‘Employers are crying out for recruits who are creative. The notion that arts and music are not seen as ‘hard’ enough subjects is damaging to the economy ‘.
I just read this really well written article – academic subjects alone wont ‘set every child up for life’. Quote – ‘The government is going to cling ever more tightly to the old certainties of pointless rote-learning of a few chosen subjects that are deemed – in Nicky Morgan’s word – to be “hard”, on the basis that if they’re hard, they must be good. Why?’
Why indeed??? The mind boggles! Its like they actually WANT to quash the creativity and life out of students who don’t do well academically. In later life, unless they have their own drive, these students will always feel like the ‘loser’, the ‘underachiever’, who takes any old job without much looking up, lacking confidence and feeling ‘lucky’ to even get a job. That is, if they even feel confident enough to apply, or if they don’t turn into disruptive class members, who are just acting out of boredom and frustration.
If kids dont do well academically, why not let them work in areas of ‘learning’ they are actually good at. Like music, art, drama etc. It seems like the government is almost afraid to admit the concept of individuality, or that there are different avenues of learning. Maybe they are afraid of what would happen if the country was full of free thinking, happy individuals. The noose of control is ever tightening – see Grieving children can’t have extra days off school – even after a funeral and Child benefit dock if parents of truant children dont pay fine – ALL parents should be made aware that home schooling is an option for their child if they are unhappy in school.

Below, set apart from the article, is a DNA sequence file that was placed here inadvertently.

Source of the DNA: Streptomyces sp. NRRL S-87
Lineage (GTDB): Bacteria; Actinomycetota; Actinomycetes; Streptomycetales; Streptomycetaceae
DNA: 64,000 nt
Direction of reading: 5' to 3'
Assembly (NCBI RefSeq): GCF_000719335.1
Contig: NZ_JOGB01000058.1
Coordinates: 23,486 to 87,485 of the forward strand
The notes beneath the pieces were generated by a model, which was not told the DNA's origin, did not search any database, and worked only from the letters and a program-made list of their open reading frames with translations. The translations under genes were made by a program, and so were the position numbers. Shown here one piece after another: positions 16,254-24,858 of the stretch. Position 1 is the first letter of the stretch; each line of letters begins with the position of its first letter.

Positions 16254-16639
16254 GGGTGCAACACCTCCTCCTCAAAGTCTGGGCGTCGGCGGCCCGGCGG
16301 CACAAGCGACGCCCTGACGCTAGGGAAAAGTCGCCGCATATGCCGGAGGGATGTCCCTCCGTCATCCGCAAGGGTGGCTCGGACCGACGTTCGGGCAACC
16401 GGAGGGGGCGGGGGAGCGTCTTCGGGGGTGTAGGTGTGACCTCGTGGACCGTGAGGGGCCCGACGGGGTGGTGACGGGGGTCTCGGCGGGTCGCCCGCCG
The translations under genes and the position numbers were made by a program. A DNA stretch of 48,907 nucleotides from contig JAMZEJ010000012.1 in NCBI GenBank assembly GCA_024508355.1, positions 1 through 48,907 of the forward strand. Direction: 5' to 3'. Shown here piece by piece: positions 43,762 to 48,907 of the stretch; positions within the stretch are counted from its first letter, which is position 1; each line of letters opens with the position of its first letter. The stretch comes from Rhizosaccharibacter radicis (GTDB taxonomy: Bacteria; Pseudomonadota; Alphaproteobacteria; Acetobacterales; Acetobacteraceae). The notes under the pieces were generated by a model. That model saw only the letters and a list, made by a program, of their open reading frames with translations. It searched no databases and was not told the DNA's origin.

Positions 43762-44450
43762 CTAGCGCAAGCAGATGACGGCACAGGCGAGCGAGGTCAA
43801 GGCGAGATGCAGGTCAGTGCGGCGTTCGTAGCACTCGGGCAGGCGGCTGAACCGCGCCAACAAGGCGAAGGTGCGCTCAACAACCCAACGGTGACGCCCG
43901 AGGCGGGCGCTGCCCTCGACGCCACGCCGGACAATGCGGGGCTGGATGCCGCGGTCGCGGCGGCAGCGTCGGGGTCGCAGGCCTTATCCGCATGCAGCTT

RELATED READING – Dumbing us Down, John Taylor Gatto
This radical treatise on public education has been a bestseller for years! 30 years of award-winning teaching in New York City’s public schools, led John Gatto to the sad conclusion that compulsory governmental schooling does little but teach young people to follow orders as cogs in the industrial machine. I have this book in my collection 🙂
When I ordered this book, these customer reviews on Amazon inspired me to buy it
“I truly feel that John Taylor Gatto has liberated my soul by writing DUMBING US DOWN…John Taylor Gatto confirms everything I had always believed about schools: that they are simply cruel prisons where spirits are destroyed and minds are conquered. Easy for me to say, though, seeing as how I myself never did too well in school. John Taylor Gatto, on the other hand, has been named Teacher of the Year several years running by both New York City and State. Here is someone accepted by the teaching establishment, honoured by the teaching establishment. He speaks for me and thousands of others who’ve been tortured in these horrible institutions. ”
“This book provides cogent arguments for homeschooling.”
“In Dumbing Us Down, Mr. Gatto gives his first person perspective on the tragic waste of human potential induced by coerced 12-year confinement of the young to the artificial and anesthetizing environment of the classroom. The book is both enlightening and frightening. Personally, I felt a sense of vindication while reading the book. It put into words my negative feelings about education resulting from my unsuccessful 15 year struggle to encourage my own children to love learning. Mr. Gatto’s writing has encouraged me to think that perhaps it was a GOOD thing that school was not able to press them into its mould!”